Two men detained by British immigration officials in Glasgow were released Thursday after a seven-hour standoff between hundreds of protesters and Scottish police.

Scottish First Minister Nicola Sturgeon slammed the “unacceptable” action by Britain's Home Office to detain the Indian men, especially as it came during celebrations for the Muslim holiday of Eid al-Fitr, in an area hit by the pandemic.

The Home Office said in a statement that the men were detained "in relation to suspected immigration offences" and had been released on bail.

Sturgeon said in a tweet that Police Scotland officers had been put in an “invidious position” after being called to support the Home Office operation.

“To act in this way, in the heart of a Muslim community as they celebrated Eid, and in an area experiencing a COVID outbreak was a health & safety risk," she said.

Police were first called to Kenmure Street in Glasgow, Scotland's largest city, at about 10 a.m. where the Immigration Enforcement van with the men in it was surrounded by protesters, including neighbors of the men.

One demonstrator climbed under the vehicle to stop it from moving, while others sat in the road. The crowd chanted “Leave our neighbors, let them go” and “Cops go home."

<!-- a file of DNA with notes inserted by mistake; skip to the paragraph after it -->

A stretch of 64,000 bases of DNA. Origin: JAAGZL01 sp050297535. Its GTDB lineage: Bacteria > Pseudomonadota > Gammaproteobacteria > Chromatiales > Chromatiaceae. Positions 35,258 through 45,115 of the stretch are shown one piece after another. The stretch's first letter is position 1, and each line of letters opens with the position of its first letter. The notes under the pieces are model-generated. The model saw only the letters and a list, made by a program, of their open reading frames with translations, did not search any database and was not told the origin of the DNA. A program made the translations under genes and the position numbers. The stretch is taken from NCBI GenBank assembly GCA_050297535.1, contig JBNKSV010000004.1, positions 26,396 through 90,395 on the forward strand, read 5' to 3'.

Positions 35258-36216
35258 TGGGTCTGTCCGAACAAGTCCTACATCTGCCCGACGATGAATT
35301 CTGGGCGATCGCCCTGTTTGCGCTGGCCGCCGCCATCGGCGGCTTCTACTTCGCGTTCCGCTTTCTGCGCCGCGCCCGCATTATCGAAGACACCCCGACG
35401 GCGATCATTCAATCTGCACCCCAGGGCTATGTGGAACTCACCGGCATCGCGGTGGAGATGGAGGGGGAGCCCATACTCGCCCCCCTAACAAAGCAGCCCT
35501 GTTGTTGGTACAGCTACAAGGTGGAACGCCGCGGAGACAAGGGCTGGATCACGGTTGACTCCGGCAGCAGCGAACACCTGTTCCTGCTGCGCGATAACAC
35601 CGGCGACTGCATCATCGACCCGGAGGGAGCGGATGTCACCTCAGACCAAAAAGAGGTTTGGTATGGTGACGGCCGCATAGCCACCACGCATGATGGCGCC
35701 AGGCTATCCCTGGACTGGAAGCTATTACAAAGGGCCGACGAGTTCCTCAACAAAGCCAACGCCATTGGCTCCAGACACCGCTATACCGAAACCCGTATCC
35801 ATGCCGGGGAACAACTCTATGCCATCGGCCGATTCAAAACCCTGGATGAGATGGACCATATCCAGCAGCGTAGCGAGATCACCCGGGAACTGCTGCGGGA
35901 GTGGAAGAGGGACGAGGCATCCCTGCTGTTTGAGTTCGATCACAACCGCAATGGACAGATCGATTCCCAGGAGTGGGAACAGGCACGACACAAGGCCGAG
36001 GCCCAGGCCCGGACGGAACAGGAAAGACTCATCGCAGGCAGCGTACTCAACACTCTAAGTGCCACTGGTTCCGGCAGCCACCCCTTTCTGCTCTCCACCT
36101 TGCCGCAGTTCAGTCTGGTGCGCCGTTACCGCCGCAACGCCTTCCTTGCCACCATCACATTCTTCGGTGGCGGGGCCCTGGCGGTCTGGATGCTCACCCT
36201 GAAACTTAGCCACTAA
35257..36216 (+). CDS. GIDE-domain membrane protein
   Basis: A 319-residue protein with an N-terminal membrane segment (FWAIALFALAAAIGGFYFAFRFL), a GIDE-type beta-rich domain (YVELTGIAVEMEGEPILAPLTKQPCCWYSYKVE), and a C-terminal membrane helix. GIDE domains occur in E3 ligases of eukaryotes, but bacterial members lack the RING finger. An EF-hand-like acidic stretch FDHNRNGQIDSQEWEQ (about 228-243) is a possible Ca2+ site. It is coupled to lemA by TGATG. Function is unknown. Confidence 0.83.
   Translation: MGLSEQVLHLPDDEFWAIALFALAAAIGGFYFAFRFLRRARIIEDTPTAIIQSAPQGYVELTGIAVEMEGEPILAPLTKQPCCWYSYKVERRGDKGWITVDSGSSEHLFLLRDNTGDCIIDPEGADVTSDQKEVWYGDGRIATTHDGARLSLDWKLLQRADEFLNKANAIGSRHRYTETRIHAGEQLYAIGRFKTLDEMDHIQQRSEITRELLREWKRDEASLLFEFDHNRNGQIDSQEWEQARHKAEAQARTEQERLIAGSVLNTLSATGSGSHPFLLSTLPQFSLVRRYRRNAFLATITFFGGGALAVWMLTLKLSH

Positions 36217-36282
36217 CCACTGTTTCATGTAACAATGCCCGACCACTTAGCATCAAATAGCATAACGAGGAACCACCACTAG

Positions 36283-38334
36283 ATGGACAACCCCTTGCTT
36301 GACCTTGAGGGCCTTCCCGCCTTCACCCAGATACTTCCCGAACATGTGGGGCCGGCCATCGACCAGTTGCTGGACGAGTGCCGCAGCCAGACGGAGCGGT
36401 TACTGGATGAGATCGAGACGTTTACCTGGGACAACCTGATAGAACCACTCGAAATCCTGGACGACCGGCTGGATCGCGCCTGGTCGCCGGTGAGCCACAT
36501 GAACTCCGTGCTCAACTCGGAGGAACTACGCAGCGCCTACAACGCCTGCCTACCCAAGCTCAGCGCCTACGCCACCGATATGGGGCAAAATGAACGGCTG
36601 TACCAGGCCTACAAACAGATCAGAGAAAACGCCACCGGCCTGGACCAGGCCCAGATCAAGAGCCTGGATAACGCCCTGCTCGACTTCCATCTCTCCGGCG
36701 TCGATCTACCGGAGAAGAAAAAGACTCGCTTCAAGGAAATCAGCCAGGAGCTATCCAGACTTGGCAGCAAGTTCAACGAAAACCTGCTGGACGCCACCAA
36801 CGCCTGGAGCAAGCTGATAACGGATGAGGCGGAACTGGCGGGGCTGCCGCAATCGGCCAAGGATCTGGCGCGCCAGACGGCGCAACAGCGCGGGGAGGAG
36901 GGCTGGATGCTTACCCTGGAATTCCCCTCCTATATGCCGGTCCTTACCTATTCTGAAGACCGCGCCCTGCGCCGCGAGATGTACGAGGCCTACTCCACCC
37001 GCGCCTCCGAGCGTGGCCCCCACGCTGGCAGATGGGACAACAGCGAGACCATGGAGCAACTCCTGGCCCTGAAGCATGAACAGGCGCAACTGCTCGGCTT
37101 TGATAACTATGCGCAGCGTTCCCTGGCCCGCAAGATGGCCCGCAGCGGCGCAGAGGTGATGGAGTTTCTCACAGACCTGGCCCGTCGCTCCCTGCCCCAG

Police Scotland said the decision to finally release the men had been made “to protect the safety, public health and well-being” of all involved.

Videos posted on social media showed cheers going up as the doors of the van were opened and the men emerged.

Protester Mohammad Asif, the director of the Afghan Human Rights Foundation, said the demonstration was a response to the “hostile environment” created by the British government.

Britain’s immigration rules have long been criticized by lawyers and human rights groups, who say they are often harsh and unfairly implemented. Rules have been tightened in the past decade under Conservative governments determined to make the U.K. a “hostile environment” for illegal immigration.

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